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I think, as this is a very large sum, the Committee would like me to give a brief explanation of how the increase arises. I will first give a short summary of the principal increases. There is an increase of £10,000,000 due to the recommendation of the Select Committee on Pensions for the increase of pensions and allowances. That is exclusive of another £2,000,000 which is included in some figures I will give as to the cost of treatment. There are other small improvements in pensions, including 20 per cent. bonus on officers' pensions and various other minor improvements which have been announced to the House from time to time, and which cost £2,000,000 this year There is an increase in the cost of treatment and allowances to men undergoing treatment of £10,000,000. That is due not merely to the increased cost of treatment, but chiefly to the larger number of men undergoing treatment, and to the increased allowances payable to them while they are undergoing treatment. The amount is £10,000,000, but £2,000,000 are due to the Select Committee Report. I gave the amount as £10,000,000 because the £2,000,000 is included in the other figure. There is increased cost of £5,700,000 in pensions and allowances due to a larger number of men coming into pensions in this current year and partly due to the fact that men have come into pensions earlier than would otherwise have taken place because of the speeding up in the Ministry of Pensions. The sum of £2,100,000 is due to an extra pay day falling in the financial year. Only one day of that week is within this year, but it happens to be the pay day, so that the whole is debited to this year, although six days ought to come into the year 1920–21. Administration, travelling and incidental expenses are increased by £2,200,000. That is a brief summary in very round figures showing the amount of £32,000,000.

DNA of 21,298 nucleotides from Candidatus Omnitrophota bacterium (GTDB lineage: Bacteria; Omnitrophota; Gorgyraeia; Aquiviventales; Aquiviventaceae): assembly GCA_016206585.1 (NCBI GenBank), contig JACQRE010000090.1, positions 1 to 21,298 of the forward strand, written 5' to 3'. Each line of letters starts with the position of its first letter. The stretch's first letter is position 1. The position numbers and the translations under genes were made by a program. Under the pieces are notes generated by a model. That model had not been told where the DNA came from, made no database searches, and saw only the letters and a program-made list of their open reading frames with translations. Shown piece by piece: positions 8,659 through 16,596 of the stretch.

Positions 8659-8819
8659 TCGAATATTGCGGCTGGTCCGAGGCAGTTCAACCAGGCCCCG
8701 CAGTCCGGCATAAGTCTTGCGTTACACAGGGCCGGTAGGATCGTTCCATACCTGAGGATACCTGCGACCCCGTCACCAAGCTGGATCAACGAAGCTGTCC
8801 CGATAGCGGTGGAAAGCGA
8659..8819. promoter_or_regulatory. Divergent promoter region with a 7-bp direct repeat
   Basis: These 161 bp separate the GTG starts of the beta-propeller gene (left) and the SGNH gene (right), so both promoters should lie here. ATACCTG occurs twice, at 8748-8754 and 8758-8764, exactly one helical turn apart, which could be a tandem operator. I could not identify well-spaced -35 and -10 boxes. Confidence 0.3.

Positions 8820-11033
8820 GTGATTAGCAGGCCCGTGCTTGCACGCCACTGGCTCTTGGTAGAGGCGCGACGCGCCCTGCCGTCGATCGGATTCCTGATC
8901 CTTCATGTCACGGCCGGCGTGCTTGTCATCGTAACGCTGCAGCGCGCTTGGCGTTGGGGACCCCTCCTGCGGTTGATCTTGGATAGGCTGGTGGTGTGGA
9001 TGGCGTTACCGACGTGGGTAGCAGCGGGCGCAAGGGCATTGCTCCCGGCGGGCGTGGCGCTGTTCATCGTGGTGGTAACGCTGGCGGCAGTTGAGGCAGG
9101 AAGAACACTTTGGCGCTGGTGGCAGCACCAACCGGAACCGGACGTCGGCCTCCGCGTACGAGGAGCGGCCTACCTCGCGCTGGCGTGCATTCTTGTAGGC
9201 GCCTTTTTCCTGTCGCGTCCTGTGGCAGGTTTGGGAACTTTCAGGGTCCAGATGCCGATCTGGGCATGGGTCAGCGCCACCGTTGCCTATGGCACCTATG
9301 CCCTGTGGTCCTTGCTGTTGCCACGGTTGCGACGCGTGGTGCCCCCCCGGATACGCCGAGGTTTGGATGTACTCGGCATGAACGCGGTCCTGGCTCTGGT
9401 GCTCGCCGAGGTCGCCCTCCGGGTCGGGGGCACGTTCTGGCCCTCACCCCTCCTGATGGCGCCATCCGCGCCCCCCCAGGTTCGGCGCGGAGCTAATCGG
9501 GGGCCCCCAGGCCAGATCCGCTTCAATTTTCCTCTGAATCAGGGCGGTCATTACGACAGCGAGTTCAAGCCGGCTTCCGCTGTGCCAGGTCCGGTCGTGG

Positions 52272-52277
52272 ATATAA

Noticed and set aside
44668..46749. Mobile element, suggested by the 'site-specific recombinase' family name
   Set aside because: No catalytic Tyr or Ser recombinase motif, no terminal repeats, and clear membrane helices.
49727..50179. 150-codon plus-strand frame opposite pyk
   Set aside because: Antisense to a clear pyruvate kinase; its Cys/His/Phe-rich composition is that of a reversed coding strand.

I will in a moment give the Committee further information, if they desire it, as to the actual increases and a brief explanation of the reasons, but before I do that perhaps the Committee would like to know what the number of officers, men, women and children is that are now receiving pensions. There is a total of pensioned beneficiaries on one account or another of 2,621,313 persons. The officers and nurses receiving pensions amount to 33,876, and the men of other ranks to 1,025,460; widows of officers, 9,775; widows of other ranks, 179,7112; parents of other dependants of officers, 5,680 of other ranks, 327,820; children of officers and of officers' widows, 9,112; children of other ranks, 1,029,878—and that brings up the total to 2,621,313. The numbers of beneficiaries have largely increased in the last few months, and a good many of the increases in the sub-heads are due directly and solely to this cause. If the Committee will allow me, I will briefly run through the sub-heads giving the increases, and, shortly, the causes for them, and then if any hon. Member has any questions he would like me to deal with in greater detail I can give the information when I reply. Take Subheads A and B, dealing with salaries, wages and allowances and travelling and incidental expenses. There has been a very large increase in these two sub-heads, and I think hon. Members are entitled to know why the administration expenses appear to have gone up so largely. The number of the staff at headquarters and at regional headquarters is 19,759. This is the total staff, male and female, employed at headquarters and at regional headquarters. There are 6,122 men, and of that total 86 per cent. of them are ex-Service men. Of the women there are employed 10,021 on administrative and clerical work. There are employed in connection with the institutions and hospitals, including matrons, nurses and domestic servants at those institutions, 1,591, and there are in the various offices juveniles—that is, women under eighteen and part-time cleaners—numbering about 1,300.